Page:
By David Kean.

Riding by the seat of your pants to win new business is not the safest way to guarantee new clients. Pitch expert David Kean suggests a slightly more thoughtful approach.

Persuading people of your own point of view and getting them to back your judgement with their own money is what makes the business world go round —
and the sharpest end of the persuasion business is the pitch. That intense and brief period when you get to make your case. If you’re good at this, you’ve got it made.
Tell me if this sounds familiar: “Hi, I’m calling about the pitch you made last week. I’d like to say how much we enjoyed your presentation. We thought your strategy was very insightful and your ideas were really interesting. And we thought your people were great too. Unfortunately this time you came a very close second.”
Weeks of your life, hundreds of man-hours, all up in smoke with three little words: Very. Close. Second.
Too many businesses get this call too many times. And let’s be honest, coming second (nearly winning) is called losing. It happens because too many companies don’t treat the art of pitching professionally.
There are three key things to focus on if you want to be a professional pitcher and
transform your client rate — people, product and preparation.


Pitching isn’t about you, it’s about the client. The company that best understands the client, his agenda, his likes and dislikes, and what his organisation needs, will win. Focus religiously on spending the time to get under the clients’ skin and find out what makes him tick. If you just focus on answering his brief, you’ll crash and burn, because there is so much more to pitching than that.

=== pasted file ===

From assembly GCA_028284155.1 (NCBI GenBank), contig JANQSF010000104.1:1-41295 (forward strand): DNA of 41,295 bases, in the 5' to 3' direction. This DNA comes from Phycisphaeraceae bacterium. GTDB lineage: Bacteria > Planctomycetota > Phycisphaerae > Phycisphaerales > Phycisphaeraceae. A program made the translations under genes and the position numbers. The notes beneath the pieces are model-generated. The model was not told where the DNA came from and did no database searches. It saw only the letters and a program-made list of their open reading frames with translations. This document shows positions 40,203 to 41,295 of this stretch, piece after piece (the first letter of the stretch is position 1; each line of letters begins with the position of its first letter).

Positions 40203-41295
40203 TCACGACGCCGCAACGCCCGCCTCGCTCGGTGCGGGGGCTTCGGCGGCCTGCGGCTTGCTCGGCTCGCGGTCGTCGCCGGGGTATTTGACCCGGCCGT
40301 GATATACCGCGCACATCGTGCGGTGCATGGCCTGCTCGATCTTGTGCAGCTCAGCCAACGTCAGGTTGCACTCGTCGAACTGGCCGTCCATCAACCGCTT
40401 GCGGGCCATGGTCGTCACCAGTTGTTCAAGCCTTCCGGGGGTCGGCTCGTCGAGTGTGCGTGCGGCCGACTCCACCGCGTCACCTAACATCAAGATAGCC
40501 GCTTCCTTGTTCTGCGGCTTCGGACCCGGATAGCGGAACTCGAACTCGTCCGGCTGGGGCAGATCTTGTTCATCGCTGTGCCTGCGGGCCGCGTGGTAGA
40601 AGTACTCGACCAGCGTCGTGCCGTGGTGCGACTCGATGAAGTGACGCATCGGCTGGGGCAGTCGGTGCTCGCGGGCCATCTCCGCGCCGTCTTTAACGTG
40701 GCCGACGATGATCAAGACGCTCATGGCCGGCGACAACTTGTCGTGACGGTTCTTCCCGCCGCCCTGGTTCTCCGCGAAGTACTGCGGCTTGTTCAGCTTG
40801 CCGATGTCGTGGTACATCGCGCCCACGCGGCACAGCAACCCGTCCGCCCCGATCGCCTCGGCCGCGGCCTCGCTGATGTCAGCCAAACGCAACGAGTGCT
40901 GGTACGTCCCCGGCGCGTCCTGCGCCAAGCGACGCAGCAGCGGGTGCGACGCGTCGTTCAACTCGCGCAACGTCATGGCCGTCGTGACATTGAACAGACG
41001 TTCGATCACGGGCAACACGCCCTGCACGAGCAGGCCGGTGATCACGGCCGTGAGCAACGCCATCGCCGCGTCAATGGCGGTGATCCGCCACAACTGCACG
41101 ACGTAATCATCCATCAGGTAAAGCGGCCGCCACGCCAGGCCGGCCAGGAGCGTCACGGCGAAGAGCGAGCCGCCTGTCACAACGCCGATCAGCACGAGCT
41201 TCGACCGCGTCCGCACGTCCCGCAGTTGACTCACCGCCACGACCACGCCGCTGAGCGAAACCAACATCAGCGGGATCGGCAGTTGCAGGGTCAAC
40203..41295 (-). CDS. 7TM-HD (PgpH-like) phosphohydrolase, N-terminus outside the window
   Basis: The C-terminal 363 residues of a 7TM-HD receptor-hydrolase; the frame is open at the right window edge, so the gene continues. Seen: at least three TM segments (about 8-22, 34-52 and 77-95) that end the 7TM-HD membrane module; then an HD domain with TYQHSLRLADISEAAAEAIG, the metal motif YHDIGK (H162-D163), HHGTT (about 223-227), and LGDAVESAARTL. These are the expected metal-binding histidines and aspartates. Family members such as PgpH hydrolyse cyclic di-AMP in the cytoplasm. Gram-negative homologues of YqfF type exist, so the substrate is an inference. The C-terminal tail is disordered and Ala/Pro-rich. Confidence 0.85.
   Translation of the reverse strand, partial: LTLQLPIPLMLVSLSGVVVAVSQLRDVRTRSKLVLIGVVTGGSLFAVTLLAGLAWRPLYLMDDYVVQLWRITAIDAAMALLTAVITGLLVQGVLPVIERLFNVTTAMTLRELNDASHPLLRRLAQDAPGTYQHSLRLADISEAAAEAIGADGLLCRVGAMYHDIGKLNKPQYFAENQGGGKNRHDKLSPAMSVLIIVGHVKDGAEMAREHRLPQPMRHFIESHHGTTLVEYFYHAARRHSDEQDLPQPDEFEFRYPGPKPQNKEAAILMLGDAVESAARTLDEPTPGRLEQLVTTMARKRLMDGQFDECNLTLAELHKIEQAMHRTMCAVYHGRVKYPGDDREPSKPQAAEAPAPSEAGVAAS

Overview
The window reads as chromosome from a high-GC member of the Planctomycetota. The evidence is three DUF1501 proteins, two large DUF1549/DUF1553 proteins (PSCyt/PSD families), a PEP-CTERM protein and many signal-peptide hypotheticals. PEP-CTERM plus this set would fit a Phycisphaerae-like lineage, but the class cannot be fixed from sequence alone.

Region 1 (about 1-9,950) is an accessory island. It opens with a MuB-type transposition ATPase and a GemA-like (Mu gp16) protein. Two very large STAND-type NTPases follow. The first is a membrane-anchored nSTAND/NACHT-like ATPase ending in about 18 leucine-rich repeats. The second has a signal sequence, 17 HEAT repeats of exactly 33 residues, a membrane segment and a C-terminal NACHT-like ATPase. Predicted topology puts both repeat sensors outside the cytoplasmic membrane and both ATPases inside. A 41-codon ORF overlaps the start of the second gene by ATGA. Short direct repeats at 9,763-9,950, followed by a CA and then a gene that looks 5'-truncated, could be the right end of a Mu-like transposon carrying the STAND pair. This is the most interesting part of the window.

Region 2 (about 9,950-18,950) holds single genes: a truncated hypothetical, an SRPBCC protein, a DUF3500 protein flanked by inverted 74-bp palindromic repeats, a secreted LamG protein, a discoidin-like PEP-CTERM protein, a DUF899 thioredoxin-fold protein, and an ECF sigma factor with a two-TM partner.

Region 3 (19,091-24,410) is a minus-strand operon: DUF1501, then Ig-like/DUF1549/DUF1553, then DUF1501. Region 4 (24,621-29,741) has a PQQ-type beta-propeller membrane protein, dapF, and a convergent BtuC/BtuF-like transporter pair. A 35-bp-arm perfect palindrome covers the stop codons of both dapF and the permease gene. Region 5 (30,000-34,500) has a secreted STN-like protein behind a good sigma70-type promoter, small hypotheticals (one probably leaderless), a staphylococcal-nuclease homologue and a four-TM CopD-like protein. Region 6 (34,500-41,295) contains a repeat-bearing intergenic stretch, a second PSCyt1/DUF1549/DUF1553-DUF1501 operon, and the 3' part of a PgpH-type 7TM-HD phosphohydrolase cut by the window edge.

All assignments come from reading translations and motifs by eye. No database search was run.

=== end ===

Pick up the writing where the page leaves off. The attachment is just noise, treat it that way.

Of course, answering the brief is fairly key. It is, after all, the technical competence you promise by setting up in business in the first place. The job in the pitch is to make that product — the fruits of your labours — gleam. But that will only happen if you use the time available to maximum effect. Brainstorm possible answers with your top talent within 24 hours of getting the brief. Front-load your intellectual effort to free up time for the all-important rehearsal.


Ever wondered why your company, which is so palpably superior, often loses to inferior competitors? They win more pitches simply because they compensate for an inferior product with superior pitch craft. They focus on dazzling the client. Their thinking may not be the sharpest, but they will be well rehearsed, and look and feel like a dynamic team. On the day, they will be ­spellbinding as a result.
Their presentation will be polished, slick and simple, making a few points in a very compelling way. And the client will fall in love with them.
If you want to start persuading more people more of the time, focus on these three things and you will weep, like Alexander the Great — for there are no more worlds to conquer.